A spoof of the megachurch phenomenon in America has attracted over 45,000 viewers on YouTube as well as a recently-won Emmy award.
But the ones behind the less-than-two-minute skit are not atheist nor anti-Christian. They are churchgoing Americans out to expose what they feel some are turning into an “absurd religion.”
“Though we use humor and satire, there is a purpose,” says Steve Gray, co-host, creator and executive producer of The Steve & Kathy Show, which came out with Emmy-winning “Real Preachers of Genius: Mega Church Pastor,” modeled after the Super Bowl commercial of a similar name.
“We are exposing the absurdities of religion while bringing hope to the very ones who have been excluded by it,” adds Gray, who also serves as senior pastor of World Revival Church of Kansas City.
After “Mega Church Pastor” won in the Religion category at the Mid-America Emmy Awards earlier this month, Gray said the recognition the skit is receiving confirms his statement that America is ready for something different in Christianity.
"Religion in America is in crisis," Gray says, adding that his late-night TV show is one of his strategies to give America "religion that works."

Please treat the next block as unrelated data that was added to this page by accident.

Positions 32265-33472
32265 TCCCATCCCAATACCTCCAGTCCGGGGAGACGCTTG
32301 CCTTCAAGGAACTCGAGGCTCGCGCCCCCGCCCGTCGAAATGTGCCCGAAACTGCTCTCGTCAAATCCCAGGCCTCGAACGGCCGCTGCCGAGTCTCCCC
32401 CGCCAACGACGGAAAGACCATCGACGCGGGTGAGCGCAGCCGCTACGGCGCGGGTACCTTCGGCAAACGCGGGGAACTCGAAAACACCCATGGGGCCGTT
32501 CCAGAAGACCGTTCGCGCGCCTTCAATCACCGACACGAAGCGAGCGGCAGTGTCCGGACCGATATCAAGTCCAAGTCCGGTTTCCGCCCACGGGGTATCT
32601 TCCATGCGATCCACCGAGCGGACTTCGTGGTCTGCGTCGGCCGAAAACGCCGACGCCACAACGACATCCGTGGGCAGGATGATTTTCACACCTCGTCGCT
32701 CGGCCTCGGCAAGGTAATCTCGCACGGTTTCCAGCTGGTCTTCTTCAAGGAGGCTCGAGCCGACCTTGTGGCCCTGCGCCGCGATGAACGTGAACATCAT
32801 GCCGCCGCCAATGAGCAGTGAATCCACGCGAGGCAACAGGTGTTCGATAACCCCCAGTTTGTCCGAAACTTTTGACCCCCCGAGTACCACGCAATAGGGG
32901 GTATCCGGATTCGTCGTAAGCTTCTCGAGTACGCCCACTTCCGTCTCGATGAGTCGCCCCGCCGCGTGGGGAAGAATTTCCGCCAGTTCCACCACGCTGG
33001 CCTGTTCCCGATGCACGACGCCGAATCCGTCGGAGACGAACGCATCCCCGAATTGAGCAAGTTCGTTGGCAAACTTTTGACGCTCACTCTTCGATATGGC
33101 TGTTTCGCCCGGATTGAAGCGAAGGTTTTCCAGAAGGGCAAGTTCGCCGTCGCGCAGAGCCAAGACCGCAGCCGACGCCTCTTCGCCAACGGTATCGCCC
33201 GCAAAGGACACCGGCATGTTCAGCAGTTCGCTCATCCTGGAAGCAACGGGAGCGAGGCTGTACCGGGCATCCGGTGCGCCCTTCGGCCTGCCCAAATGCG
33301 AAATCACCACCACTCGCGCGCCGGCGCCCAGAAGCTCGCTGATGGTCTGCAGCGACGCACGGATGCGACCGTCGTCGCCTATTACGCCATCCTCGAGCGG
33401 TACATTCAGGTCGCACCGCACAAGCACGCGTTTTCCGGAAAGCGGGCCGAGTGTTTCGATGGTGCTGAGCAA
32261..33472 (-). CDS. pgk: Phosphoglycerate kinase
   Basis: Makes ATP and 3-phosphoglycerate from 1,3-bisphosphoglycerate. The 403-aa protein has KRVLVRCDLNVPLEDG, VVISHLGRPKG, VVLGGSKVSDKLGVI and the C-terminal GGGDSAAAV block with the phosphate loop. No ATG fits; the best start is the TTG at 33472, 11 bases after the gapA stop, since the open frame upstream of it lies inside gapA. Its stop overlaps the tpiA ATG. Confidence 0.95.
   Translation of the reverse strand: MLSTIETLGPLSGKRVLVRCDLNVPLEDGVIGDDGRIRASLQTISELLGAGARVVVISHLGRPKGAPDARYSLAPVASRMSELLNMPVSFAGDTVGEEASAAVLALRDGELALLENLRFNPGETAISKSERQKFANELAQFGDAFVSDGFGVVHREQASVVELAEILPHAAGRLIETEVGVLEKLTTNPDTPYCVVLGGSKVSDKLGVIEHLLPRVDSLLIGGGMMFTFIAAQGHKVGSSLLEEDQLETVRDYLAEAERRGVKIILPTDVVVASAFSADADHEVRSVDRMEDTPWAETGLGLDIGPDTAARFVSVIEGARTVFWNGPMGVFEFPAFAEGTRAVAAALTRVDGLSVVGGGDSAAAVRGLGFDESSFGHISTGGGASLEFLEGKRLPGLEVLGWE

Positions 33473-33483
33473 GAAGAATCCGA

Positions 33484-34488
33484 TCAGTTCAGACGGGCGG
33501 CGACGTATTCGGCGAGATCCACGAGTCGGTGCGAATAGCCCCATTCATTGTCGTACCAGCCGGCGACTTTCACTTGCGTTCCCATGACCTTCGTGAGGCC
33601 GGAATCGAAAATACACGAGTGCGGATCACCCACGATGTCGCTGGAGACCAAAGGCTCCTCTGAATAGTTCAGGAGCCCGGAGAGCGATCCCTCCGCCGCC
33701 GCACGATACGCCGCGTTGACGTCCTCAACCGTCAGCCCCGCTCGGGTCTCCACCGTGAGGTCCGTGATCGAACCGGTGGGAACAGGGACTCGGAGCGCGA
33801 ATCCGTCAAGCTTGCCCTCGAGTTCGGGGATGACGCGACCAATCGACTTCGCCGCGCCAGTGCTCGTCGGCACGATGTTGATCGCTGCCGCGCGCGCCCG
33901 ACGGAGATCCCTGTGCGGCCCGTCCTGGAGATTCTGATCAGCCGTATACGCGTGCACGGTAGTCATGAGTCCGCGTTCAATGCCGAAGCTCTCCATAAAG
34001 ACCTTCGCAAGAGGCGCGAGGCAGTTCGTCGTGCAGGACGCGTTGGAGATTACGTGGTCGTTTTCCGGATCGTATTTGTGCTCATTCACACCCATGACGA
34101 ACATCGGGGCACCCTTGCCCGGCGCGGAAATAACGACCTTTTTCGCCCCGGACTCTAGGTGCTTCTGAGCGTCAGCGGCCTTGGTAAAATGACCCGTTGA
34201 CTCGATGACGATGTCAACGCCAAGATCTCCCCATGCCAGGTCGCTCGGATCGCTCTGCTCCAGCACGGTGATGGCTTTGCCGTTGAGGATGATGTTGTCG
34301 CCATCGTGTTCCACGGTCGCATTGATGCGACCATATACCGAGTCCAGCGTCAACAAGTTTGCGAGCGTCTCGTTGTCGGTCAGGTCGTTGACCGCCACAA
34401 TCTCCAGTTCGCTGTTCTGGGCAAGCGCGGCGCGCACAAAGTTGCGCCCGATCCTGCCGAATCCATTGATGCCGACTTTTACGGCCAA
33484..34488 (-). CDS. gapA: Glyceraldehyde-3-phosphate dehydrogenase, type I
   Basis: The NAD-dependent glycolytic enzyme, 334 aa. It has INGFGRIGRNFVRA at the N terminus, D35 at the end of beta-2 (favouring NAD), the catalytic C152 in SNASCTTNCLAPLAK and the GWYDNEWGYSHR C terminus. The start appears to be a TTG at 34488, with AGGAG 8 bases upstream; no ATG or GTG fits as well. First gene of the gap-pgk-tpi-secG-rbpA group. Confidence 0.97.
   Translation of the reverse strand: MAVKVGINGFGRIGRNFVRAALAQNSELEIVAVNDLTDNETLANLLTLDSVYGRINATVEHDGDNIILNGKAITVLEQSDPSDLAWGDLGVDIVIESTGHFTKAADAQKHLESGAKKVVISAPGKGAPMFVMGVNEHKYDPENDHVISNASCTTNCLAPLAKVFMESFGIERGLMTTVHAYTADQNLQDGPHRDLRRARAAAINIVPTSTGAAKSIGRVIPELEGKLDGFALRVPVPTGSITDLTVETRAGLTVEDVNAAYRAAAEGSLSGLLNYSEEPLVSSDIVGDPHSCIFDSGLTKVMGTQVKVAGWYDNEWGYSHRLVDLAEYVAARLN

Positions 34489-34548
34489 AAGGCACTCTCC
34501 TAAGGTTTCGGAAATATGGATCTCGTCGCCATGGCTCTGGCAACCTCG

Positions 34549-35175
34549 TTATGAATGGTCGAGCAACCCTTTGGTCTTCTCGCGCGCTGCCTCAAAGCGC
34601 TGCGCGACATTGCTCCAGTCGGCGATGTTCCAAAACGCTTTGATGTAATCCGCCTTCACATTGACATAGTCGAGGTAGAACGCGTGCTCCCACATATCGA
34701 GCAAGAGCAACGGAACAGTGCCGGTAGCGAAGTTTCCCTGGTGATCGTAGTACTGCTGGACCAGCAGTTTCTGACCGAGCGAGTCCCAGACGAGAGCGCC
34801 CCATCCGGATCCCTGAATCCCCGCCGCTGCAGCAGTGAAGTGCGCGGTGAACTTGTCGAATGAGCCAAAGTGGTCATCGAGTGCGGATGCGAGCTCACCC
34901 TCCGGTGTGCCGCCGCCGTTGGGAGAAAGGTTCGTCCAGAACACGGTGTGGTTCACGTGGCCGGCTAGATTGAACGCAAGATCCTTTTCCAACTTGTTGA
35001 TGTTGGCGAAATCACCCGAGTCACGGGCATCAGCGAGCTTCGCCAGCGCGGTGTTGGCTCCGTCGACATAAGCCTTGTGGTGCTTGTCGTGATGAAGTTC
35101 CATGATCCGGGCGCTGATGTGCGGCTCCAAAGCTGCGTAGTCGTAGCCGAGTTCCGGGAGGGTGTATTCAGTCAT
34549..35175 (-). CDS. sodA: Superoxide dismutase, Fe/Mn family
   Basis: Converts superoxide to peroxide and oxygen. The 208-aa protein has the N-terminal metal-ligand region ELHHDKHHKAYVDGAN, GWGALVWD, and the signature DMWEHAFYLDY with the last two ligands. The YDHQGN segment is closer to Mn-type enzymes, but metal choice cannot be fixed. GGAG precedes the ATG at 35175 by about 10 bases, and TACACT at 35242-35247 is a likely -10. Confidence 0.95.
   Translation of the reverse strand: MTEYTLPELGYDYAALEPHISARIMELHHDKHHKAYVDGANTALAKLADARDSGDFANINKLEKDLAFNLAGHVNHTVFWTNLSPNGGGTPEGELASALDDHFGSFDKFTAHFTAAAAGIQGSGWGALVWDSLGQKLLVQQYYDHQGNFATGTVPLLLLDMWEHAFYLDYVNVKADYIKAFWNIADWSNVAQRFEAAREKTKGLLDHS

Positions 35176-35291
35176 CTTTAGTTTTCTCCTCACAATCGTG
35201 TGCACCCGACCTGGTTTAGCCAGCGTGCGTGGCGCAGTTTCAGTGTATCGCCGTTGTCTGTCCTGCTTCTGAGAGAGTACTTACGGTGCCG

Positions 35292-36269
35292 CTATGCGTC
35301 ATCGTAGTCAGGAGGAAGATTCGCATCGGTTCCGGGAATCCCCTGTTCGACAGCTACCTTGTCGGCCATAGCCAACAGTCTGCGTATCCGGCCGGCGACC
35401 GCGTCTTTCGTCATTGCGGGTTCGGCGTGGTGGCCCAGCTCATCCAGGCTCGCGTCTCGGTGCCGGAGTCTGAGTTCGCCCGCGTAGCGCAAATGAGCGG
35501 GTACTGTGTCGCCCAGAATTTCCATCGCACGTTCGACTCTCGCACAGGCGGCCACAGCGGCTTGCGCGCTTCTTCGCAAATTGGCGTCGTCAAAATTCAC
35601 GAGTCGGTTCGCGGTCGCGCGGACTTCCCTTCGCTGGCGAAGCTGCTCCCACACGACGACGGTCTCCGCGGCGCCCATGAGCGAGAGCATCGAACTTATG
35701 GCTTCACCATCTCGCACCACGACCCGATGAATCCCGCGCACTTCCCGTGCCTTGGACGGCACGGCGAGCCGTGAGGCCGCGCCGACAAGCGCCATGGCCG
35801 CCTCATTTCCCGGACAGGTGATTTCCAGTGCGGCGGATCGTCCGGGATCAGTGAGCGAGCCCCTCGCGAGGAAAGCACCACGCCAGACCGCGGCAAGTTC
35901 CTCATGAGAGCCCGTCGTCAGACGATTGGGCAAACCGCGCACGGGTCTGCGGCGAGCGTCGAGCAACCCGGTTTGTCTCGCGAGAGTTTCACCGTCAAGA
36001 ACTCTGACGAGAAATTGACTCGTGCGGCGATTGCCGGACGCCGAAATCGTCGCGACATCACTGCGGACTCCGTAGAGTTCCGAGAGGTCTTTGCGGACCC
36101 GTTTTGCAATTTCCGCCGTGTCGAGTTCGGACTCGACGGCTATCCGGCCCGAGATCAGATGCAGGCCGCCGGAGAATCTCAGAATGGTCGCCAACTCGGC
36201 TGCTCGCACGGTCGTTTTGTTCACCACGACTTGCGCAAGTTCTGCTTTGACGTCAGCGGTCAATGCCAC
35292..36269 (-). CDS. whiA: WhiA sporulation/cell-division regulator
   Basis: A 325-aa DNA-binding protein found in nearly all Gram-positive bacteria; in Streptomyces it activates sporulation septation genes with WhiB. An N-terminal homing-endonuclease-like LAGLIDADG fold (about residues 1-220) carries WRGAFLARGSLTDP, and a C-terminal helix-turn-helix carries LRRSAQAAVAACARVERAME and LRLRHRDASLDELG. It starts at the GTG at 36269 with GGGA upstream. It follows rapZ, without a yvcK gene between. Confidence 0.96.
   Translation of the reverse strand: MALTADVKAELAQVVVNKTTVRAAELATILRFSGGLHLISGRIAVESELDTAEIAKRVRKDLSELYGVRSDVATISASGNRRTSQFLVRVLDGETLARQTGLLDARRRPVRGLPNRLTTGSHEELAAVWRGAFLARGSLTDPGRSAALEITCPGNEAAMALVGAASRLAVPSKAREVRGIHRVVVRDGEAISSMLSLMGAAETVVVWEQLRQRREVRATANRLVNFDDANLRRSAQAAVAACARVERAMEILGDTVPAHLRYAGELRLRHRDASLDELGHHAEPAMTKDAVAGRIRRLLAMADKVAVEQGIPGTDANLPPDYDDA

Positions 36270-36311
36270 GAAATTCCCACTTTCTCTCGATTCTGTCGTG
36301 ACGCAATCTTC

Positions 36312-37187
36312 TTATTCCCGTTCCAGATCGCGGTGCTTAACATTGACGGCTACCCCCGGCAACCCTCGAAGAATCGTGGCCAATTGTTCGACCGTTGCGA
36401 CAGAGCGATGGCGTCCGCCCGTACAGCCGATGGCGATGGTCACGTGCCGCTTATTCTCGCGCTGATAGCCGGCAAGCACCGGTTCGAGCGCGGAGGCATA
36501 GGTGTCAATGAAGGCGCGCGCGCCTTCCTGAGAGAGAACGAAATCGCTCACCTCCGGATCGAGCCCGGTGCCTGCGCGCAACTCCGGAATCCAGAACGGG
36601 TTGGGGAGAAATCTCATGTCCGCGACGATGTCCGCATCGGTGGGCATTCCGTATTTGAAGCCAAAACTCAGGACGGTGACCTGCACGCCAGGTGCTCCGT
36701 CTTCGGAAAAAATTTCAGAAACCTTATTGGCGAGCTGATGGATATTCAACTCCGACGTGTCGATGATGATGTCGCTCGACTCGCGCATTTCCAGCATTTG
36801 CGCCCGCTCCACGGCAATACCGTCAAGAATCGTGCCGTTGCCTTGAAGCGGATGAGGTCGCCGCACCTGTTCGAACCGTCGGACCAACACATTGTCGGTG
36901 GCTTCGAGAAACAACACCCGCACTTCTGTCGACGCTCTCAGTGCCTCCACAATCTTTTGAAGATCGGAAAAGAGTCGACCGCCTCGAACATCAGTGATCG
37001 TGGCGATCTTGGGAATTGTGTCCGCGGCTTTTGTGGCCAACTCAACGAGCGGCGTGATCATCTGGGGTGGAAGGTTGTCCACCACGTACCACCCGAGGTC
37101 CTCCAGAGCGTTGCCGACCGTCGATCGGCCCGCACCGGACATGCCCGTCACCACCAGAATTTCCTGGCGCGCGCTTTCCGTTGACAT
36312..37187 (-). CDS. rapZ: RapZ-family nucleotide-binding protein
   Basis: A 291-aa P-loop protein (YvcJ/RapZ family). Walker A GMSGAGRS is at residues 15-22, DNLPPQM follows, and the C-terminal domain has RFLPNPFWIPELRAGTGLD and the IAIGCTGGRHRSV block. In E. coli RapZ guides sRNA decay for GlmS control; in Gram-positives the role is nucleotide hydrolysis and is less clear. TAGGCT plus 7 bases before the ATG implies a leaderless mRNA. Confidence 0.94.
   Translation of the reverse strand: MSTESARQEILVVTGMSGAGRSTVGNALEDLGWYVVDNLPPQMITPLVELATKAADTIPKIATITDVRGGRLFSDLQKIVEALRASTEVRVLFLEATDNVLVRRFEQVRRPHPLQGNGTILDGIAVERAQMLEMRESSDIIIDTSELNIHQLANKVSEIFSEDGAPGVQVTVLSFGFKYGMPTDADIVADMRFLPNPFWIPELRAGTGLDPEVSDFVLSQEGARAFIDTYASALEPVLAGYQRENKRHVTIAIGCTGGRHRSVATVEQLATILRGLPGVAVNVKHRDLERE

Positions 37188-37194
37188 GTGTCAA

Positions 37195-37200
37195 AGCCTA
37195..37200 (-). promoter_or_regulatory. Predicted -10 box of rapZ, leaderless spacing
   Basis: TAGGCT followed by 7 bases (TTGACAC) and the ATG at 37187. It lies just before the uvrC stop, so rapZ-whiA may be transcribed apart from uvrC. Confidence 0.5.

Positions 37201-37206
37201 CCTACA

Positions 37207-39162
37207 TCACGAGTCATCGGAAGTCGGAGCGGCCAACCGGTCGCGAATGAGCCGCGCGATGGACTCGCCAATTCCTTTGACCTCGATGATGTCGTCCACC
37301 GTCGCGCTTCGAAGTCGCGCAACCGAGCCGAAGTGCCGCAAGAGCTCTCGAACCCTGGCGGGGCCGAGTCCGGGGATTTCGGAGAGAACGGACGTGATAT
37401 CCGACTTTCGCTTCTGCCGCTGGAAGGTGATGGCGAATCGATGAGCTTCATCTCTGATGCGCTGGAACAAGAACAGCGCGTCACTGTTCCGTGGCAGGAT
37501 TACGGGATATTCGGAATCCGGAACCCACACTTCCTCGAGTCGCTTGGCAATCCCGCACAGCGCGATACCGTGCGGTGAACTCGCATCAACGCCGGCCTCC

Even more popular than “Mega Church Pastor” is “Cheech & Chong at the drive thru,” a parody of the 70s/80s comedy duo that spoofs phenomena like drive-in church services that are designed to attract new visitors not drawn by conventional worship.
The video on YouTube has garnered over 85,000 hits over the course of 6 months.
In many of the skits produced for The Steve & Kathy Show, criticism of megachurches and the emergent church movement is clear.
In the skit “Sexy God,” a Rob Bell impersonator – going by the name Rob Dingdong – struts to a musical parody of “I’m too Sexy” while speaking about his book, Sexy God, which alludes to the real-life pastor’s 2007 book Sex God.
Both “Mega Church Pastor” and “Sexy God” were banned from GodTube, the highly popular Christian alternative to YouTube.com, prompting Gray to increase his videos’ exposure through YouTube.
“Not for the religiously inclined, these spoofs help the American public see through the gimmicks of religion and consider a better way to do church,” the promoters of The Steve & Kathy Show explained in a press release.
As of Friday, The Steve & Kathy Show has posted 40 videos on YouTube – four of which have garnered over 20,000 hits.
This month, Gray will be releasing his book My Absurd Religion, which complements the message of his TV show. It will be available Oct. 28 at Amazon.com.